Because the yield curve is in fact a curve that changes shape (most importantly steepness, from sloping up, to being flat, to sloping down), the entire yield curve generally does not do a quantum shift up or down. Instead, parts of it move more than other parts. For example, we can probably safely assume that the very short end of the curve is likely to move more in the near-term than the intermediate area.
As a consequence of the changes in the shape of the yield curve, different bonds with different maturities and yields within a fund will change in value differently. Professional bond managers would have an intimate knowledge of the composition of their portfolio and computers to aid them, with the result that they could predict changes in the value of their overall portfolio with great precision — except for the fact that they can’t predict changes in interest rates with great precision.
In any event, it is broadly useful to be aware of the duration of your bond fund holdings and to seek out reasonable predictions (or prediction ranges) for interest rates on Treasuries with maturities similar to the average maturity of your bond funds to put some kind of bracket around how much your bond fund value is likely to change in response to the interest rate changes.
If you don’t invest in bonds, this is still of value to you, because it will help you understand the thought process of bond investors and how they may move their money around, including between bonds and stocks. Money flows between asset classes are of importance to stock investors, even if they don’t invest in bonds.
The whole area is worth study. It’s not just academics.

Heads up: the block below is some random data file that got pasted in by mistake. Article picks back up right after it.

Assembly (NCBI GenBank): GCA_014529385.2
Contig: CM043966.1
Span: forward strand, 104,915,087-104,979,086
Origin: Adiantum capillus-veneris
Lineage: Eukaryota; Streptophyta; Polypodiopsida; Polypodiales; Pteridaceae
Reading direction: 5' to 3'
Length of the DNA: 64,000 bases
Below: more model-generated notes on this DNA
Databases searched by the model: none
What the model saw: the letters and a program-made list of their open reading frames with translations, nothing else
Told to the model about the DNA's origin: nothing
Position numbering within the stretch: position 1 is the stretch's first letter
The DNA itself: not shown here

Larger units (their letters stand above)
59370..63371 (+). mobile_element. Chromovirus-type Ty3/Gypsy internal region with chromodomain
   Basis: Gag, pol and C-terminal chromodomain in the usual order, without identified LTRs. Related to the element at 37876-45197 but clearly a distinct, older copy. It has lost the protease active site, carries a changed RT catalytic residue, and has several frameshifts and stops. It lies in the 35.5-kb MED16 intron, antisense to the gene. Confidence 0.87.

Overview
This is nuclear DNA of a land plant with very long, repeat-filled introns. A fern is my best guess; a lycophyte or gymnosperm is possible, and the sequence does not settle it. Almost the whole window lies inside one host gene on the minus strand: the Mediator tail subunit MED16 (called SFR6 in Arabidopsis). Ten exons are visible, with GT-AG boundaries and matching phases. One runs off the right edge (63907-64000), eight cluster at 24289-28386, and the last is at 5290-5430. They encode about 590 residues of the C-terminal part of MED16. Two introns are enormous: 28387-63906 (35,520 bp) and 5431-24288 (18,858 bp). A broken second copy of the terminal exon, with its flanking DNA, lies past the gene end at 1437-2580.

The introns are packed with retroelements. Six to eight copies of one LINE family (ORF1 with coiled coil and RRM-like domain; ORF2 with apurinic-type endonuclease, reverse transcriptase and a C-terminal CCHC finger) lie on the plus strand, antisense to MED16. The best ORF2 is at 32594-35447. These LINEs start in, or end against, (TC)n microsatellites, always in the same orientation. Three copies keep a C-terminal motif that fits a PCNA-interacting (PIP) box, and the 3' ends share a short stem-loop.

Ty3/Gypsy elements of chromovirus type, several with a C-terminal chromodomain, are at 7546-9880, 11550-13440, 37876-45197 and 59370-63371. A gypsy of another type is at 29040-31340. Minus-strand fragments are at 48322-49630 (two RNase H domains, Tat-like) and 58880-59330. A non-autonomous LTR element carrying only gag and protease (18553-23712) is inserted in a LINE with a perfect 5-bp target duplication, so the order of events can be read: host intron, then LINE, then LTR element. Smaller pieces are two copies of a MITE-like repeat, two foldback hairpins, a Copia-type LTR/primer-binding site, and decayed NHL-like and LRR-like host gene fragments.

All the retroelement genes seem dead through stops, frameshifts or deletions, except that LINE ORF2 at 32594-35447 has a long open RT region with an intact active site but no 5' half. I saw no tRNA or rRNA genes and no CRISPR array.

Here are the durations for a dozen popular funds (remember – you need to look at the average maturity and the spread of maturities within the funds too):
As of April 5, 2010, we hold BND, HYG, LQD, and MUB in some, but not all managed accounts, and not necessarily all in any single account. We do not have current positions in any other securities discussed in this document in any managed account.
Opinions expressed in this material and our disclosed positions are as of April 5, 2010. Our opinions and positions may change as subsequent conditions vary. We are a fee-only investment advisor, and are compensated only by our clients. We do not sell securities, and do not receive any form of revenue or incentive from any source other than directly from clients. We are not affiliated with any securities dealer, any fund, any fund sponsor or any company issuer of any security. All of our published material is for informational purposes only, and is not personal investment advice to any specific person for any particular purpose. We utilize information sources that we believe to be reliable, but do not warrant the accuracy of those sources or our analysis. Past performance is no guarantee of future performance, and there is no guarantee that any forecast will come to pass. Do not rely solely on this material when making an investment decision. Other factors may be important too. Investment involves risks of loss of capital. Consider seeking professional advice before implementing your portfolio ideas.